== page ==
Germany was an early pioneer of air-to-air and air-to-ground rockets and missiles. One of the simplest, yet most effective was the R4M unguided rocket. The Me 262 could carry 24 of these small, simple, easy-to-produce weapons. Their size belied their strength: fired from outside the range of American .50 caliber defensive guns, one R4M had "indescribable efficiency--firing a salvo would hit several bombers--one rocket would kill them." (7) The attacks had the added benefit of breaking up bomber formations, making them more vulnerable to other Luftwaffe fighters. R4Ms also had the same ballistic characteristics as the MK 108 cannon, meaning the Me 262 could use the same sight for both weapons? A more advanced weapon was the X-4, a fin-stabilized, liquid propellant, air-to-air missile, having a speed of 600 miles per hour and a range of 3.7 miles. After firing it from an Me 262 or Focke-Wulf Fw 190, the pilot would guide it to the bomber target via a wire connecting the missile and launching aircraft. Then the missile would detonate on impact or with an acoustic fuze. (9) The guidance system had the major disadvantage that the pilot could not maneuver his airplane while guiding the X-4, a serious problem considering Allied escort fighters. Germany was developing an acoustically guided version, using a type of sonar to reach the target and explode, but the war ended before it was ready. Had the Germans deployed the R4M or X-4 in significant numbers, it could have dented the Allied bomber offensive. Moreover, since the Luftwaffe was primarily a striking force, German scientists did not confine themselves to air-to-air missiles.
Germany developed two air-to-ground guided weapons during World War II, both used primarily to stem the tide of Allied shipping crossing the Atlantic Ocean. The first was the Henschel Hs 293--a 1,100-pound bomb with 10-foot wings, a tail, and a liquid rocket engine. The launching aircraft would fire the Hs 293 from outside the target ship's antiaircraft range (possible with the bomb's rocket), then remote control it via radio during its terminal glide to impact. The Hs 293 only impacted at 450 miles per hour, so it had less penetrating power than conventional bombs and was effective only against merchant ships. (10) The Germans overcame the penetration problem with the Fritz X guided bomb. This weapon did not have any propulsion. Rather, the aircraft dropped it as a normal bomb, then the bombardier guided its steep descent by radio remote control. (11) Both the Fritz X and Hs 293 had spectacular success, but Allied defenses overcame these weapons because of limitations cited later. Interestingly, the primary carrier of both weapons was the Heinkel He 177, a bomber whose serviceability greatly limited the bombs' employment, indicating Germany's integration problems.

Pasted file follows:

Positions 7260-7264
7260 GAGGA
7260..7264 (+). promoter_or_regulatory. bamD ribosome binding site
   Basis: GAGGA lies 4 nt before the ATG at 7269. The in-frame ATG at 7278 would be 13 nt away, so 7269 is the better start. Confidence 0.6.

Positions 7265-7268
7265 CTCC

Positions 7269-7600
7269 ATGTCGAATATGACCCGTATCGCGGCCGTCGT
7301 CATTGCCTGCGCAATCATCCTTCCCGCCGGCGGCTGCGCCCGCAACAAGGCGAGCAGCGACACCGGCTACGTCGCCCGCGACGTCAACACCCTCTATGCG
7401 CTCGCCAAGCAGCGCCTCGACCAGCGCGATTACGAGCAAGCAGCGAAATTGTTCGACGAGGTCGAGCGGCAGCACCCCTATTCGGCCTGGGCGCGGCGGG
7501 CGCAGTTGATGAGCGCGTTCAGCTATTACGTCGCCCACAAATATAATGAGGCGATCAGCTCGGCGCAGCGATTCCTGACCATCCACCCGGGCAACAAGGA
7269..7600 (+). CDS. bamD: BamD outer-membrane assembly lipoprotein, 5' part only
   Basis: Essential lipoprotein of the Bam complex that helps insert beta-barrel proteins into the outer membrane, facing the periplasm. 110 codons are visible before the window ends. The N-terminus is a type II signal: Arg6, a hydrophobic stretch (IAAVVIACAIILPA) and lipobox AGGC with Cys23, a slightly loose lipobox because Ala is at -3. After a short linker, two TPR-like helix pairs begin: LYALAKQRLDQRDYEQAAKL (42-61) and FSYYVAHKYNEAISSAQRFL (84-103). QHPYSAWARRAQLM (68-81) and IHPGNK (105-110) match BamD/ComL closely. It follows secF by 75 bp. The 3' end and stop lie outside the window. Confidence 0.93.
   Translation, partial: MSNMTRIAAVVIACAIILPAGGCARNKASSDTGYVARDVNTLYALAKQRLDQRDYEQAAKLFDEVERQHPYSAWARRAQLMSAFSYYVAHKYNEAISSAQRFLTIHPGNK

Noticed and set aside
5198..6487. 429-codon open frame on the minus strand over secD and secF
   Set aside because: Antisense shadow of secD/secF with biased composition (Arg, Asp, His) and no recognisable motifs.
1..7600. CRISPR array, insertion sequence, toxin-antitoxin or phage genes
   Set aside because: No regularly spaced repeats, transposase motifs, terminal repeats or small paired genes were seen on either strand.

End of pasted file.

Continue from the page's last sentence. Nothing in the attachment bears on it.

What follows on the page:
The Germans also used rockets to propel their fighters. Two specific rocket fighters stand out as examples of what Germany was first able to design, then what shortages drove them to implement. First, the Me 163 was a high-performance interceptor. It relied on its flying wing design and single Walter R II-203 rocket engine to produce astonishing performance. It could reach more than 620 miles per hour and climb to 20,000 feet in a little more than 2 minutes. Allied fighters could not touch it, and it presented bomber gunners with a near impossible leading aim calculation. Like the Me 262, however, its propulsion system was not perfect. The fuels were hard to manufacture, extremely corrosive, and would explode if not properly mixed. (12) Further, two of the fuel tanks were beside the cockpit; any vapor or liquid leaks were life-threatening to the single pilot. The rocket burned more than 18 pounds of fuel per second, giving it not much more than 100 seconds of total burn time before the Me 163 became a vulnerable glider. Therefore, while it was a good basic design, lack of further development made the Me 163 operationally ineffective.